The isolation of living with COVID-19 can be unbearable. These patients often have limited interactions with the outside world and their health can suffer as a result. That’s why emergency room nurse Brooke Johns, RN spends her time away from work giving free haircuts and stylings to people in need. As a bona fide hair expert, she’s making a difference one curl at a time. We all need to be pampered once in a while.
When Johns isn’t working in the ER at Southern Hills Hospital in Las Vegas, you can usually find her primping the hair of the patients down the hall. She often braids or brushes their hair, which gives her a chance to talk with them. It’s also one of the few instances where they get to feel another person’s touch.
“I feel like there’s something very special about brushing somebody’s hair,” Johns said during a recent appearance on ABC’s Good Morning America. “It’s something just relaxing and very connecting.”
She says it all started when one of her close friends came down with COVID-19 in 2020. The hospital didn’t allow visitors, and Johns was one of the few people that could come into her room.
“Her hair was very matted in the back,” Johns said of her friend. “She was so weak, and wasn’t able to brush it out herself, so I just said, ‘Do you want me to brush your hair?'”
“It took me an hour and a half to brush out her hair,” she said. “Then I asked her, ‘Do you want me to braid it so that it doesn’t get like that again?’ And she said, ‘Yes.'”
Johns noticed a change in friend’s demeanor right away.
“She was a different person when I left. The thought just popped into my head that if my friend benefitted so much from this, I bet there’s a hospital full of people that need some sort of human connection,” she said. “We’re all hard-wired for connection. We’re social beings and we need that.”
Johns soon started offering the same services to other patients in the COVID-19 ward.
Healing Through Hair
Sierra Stein, 24, knows how powerful these interactions can be. She contracted the virus last summer and became paralyzed in her legs, which led to a months’ long stay in the hospital.
“It was miserable because you couldn’t have anyone there,” Stein said of the experience. “You’re isolated, you’re lonely. It’s a really dark place.” Johns took care of Stein when she was in the hospital, but she often loses track of her patients after they leave the ER.
Stein was later released and regained the ability to walk. Nearly a year later, she experienced more pain in her leg and had to go back to the hospital for treatment.
“They were like, ‘Do you want to get your hair braided?’ and I said, ‘Oh yeah, of course,'” Stein said. “That’s when I saw Brooke again.”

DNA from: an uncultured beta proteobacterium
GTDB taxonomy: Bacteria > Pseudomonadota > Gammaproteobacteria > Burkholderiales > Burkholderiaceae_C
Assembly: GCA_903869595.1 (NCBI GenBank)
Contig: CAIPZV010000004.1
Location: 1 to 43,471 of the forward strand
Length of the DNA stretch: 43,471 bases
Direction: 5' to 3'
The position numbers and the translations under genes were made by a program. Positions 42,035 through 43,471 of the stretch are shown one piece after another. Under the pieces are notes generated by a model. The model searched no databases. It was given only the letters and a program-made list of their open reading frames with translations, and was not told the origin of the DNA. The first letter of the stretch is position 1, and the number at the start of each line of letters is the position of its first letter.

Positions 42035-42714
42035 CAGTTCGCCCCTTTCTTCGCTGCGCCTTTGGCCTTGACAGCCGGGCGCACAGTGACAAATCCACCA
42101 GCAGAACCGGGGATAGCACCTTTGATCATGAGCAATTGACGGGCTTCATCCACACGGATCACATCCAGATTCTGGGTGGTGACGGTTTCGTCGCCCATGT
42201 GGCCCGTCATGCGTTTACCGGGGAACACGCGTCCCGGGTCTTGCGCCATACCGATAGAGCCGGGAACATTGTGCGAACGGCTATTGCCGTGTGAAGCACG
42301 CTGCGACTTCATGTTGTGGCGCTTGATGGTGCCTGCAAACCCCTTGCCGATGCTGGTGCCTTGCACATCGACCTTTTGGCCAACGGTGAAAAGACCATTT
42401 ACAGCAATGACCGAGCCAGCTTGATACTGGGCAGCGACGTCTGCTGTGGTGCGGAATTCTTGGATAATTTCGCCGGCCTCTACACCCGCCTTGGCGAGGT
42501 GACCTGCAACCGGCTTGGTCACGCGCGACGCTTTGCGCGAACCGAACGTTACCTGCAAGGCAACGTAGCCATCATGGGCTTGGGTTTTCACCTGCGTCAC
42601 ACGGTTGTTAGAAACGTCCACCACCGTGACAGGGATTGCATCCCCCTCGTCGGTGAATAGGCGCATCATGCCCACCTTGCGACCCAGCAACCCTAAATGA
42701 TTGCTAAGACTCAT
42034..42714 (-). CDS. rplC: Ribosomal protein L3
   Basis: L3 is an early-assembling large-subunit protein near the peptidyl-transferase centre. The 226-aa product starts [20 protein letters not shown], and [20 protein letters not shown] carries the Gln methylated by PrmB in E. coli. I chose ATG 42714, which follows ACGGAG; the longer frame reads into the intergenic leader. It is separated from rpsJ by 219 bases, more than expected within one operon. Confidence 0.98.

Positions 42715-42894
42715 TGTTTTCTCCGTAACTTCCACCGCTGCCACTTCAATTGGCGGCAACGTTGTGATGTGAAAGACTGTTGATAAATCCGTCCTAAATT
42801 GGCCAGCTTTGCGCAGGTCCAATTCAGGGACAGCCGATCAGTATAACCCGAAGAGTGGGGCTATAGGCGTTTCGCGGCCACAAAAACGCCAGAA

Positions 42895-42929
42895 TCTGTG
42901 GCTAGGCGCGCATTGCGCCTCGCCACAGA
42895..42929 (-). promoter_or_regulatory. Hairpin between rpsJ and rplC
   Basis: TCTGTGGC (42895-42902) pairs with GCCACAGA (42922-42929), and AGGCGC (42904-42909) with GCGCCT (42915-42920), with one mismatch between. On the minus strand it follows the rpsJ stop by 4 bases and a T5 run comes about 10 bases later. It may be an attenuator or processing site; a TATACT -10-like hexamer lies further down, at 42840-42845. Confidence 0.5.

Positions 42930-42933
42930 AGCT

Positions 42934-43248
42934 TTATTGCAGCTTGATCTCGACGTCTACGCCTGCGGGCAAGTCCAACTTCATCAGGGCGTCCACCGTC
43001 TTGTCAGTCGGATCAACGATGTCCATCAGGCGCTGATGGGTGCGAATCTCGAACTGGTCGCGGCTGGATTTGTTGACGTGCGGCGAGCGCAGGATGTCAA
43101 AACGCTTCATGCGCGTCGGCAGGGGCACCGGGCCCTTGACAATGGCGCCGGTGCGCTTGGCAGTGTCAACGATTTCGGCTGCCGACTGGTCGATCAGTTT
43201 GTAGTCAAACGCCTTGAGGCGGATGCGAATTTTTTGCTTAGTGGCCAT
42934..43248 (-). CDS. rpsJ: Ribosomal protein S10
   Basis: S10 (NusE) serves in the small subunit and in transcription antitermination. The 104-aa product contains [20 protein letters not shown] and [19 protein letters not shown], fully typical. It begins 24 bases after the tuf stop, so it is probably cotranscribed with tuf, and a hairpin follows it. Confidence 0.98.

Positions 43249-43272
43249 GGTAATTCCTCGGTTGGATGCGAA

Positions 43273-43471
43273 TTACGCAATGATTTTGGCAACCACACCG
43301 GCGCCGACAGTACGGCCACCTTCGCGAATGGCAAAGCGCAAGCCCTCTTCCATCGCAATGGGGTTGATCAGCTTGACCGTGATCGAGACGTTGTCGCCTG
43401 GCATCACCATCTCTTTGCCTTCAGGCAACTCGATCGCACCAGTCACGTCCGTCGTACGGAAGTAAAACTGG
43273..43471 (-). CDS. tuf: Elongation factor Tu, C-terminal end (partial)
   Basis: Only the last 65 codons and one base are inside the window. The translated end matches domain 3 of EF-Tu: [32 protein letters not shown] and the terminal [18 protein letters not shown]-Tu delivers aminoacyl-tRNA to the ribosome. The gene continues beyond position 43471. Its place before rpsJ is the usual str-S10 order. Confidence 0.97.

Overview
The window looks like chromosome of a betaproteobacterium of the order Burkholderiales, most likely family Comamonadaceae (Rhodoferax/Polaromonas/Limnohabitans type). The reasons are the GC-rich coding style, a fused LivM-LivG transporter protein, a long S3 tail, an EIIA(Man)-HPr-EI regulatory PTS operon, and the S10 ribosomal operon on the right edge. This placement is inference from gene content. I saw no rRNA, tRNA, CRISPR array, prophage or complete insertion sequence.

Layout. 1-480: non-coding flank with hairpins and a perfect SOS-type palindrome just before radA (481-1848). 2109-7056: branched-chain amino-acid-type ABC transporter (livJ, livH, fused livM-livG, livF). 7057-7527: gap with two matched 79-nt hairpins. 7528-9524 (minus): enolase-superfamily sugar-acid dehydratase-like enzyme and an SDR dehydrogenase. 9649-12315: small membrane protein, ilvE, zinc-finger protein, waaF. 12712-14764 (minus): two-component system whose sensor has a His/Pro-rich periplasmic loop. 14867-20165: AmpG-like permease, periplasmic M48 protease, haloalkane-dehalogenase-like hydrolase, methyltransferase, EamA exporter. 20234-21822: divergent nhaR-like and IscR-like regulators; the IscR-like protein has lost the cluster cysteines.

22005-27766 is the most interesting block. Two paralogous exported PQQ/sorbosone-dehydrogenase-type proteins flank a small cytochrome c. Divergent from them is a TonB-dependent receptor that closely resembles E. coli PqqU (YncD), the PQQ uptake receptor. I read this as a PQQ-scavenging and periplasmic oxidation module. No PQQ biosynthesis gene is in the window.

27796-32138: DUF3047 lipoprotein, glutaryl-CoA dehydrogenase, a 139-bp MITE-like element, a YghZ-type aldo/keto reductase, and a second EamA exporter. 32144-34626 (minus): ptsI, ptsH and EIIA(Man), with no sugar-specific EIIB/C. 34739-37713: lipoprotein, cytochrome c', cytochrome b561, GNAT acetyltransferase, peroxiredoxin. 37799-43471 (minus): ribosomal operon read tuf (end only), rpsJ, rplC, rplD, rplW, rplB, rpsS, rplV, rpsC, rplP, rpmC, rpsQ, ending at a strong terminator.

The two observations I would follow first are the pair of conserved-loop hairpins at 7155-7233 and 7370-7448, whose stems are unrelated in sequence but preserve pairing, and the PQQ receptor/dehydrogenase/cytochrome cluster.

Johns says following up with her patients can be a challenge, considering all the patients coming in and out of the ER. She often goes to her director and asks them to put out a broadcast to all the nurses to see if any of their patients want to get their hair braided. The other nurses will then text Johns the patient’s room number so she can visit them one by one.
“We never get to see the end of the story, which is why Sierra was such a special situation — that never happens,” Johns said. “We either help people to the point where they get to go home or we help people to the point where they need to be admitted to the hospital, and that’s where our access to them stops.”
Stein says she will never forget how Johns sat with her when she was at her lowest.
“It’s such a nice distraction from your illness,” Stein said. “When you’re in the hospital your mental health kind of gets shut down. It’s really just amazing that there are fairy godmothers going around in the hospital who actually care and take the time to sprinkle a little sunshine on you. It makes you feel like you’re at home again.”
For Johns, braiding someone’s hair shows them they are loved.
“Everybody has a story that will bring you to your knees,” Johns said. “Life is hard, and that’s why I think it’s so important to be kind and patient and spend time with people.”
Alexis Mussi, CEO of Southern Hills, says Johns has inspired other nurses on staff to do the same.
“This past year our care team became the spouse, the family member, the friend, the everything for our patients,” Mussi said. “When there isn’t someone here holding that hand at the bedside, it really became our team doing that, so having people like Brooke really helped.”
With her platinum blond hair, Johns also plans on dressing up like Elsa from Disney’s Frozen while visiting a local children’s hospital.
“Nurses, in general, get into this to help other people.”